LeBron James and the Race Card

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Getty Images

When I first heard basketball player LeBron James, late of the Cleveland Cavaliers and now suiting up for the Miami Heat, reply to a question during a CNN interview about whether race was a factor in his sudden and intense vilification — "I think so, at times. It's always, you know, a race factor" — I was like, "Really, son?!" James' sidekick-cum-adviser, Maverick Carter, chimed in that race was "definitely" a factor in much that was coming from the media.


Wait a minute, I thought. Isn't this the anointed "King James," who, after all, had enjoyed unprecedented commercial success and was deified in Cleveland? Even fans of opposing teams had hung on his every highlight.

But a new ESPN/Seton Hall University poll taken a few weeks ago shows that James' favorability rating is indeed split along racial lines. Among blacks, 65 percent view him in a good light. Compare that with 32 percent of whites. Then there are the overtly racist messages on Twitter that James received and recently re-tweeted. A sample: "You're a big-nosed, big-lipped, bug eyed [racist epithet]. Ur greedy, u try to hide ur ghettoness."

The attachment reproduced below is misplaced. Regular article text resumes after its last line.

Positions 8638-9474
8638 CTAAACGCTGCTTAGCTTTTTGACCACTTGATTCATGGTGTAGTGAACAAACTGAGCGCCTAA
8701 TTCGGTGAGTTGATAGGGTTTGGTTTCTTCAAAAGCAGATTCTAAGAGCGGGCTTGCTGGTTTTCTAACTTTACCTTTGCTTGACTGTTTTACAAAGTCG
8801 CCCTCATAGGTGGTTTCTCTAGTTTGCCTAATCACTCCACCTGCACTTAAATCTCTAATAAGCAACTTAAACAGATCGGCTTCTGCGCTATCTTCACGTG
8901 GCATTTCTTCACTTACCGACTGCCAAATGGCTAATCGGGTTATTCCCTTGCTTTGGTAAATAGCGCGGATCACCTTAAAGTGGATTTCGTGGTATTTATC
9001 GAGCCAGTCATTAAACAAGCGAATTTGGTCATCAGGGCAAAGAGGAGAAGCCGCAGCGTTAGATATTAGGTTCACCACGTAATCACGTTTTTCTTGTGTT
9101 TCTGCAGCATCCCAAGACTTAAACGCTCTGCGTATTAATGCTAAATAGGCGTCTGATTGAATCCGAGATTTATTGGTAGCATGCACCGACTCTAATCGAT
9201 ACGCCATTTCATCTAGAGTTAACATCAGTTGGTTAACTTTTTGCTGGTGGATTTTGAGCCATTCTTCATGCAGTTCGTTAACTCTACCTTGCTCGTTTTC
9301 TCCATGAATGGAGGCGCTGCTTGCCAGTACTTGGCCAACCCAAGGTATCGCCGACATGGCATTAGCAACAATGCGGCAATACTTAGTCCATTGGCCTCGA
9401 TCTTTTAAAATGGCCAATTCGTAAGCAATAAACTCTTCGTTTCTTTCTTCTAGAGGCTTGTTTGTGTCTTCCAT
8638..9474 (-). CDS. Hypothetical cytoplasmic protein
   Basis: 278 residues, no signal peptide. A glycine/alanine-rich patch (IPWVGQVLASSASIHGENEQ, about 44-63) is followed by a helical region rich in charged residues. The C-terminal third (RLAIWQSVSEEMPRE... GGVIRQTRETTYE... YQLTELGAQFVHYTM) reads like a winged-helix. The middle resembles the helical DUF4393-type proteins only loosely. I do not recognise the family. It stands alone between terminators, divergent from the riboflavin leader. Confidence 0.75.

Strong stuff, and proof positive that cyberspace is the last refuge of hateful cowards. America is far from the post-racial utopia some would proclaim. But honestly, the folks who didn't like James because he's black are not the ones who turned against him. Most people did the 180 because of the ill-conceived, televised ESPN Bachelor moment, The Decision, wherein James told the world he was forsaking Cleveland's team for Miami's. What they saw was a self-important, self-aggrandizing, overcompensated entertainer hogging the limelight.

Yes, the show raised some $3 million for various charities. But why throw a klieg light on your giving? True philanthropists, big and small, do it anonymously. It's interesting that 51.6 percent of people polled said that James' leaving Cleveland had no impact on how they viewed the basketball player. His leaving? Maybe not. How he left? Definitely.

Yet the schizophrenic relationship that some white folks have with black celebrity goes back a long way. Remember the character Pino from Spike Lee's Do The Right Thing? In a back-and-forth with another character, Mookie, Pino admits that he bad-mouths black folks, but his favorite basketball player is Magic Johnson, and his favorite entertainer Michael Jackson. He doesn't see them as black.

In a society that regards athletes and other entertainers as more important and praiseworthy than, say, teachers or parents, some blacks have "transcended race" (see Oprah). The only time those same folks find it necessary to remind us that they are black is when the feel slighted or picked on. James couldn't blame his ego or the sycophants around him for a move that exposed him as selfish and self-serving. And the existence of cyber-bigots offers him an easy out. Sorry, but not everyone is buying it. And for the record, I don't like you either. But it's not because you're black: I'm a Knicks fan.


Nick Charles is a regular contributor to The Root.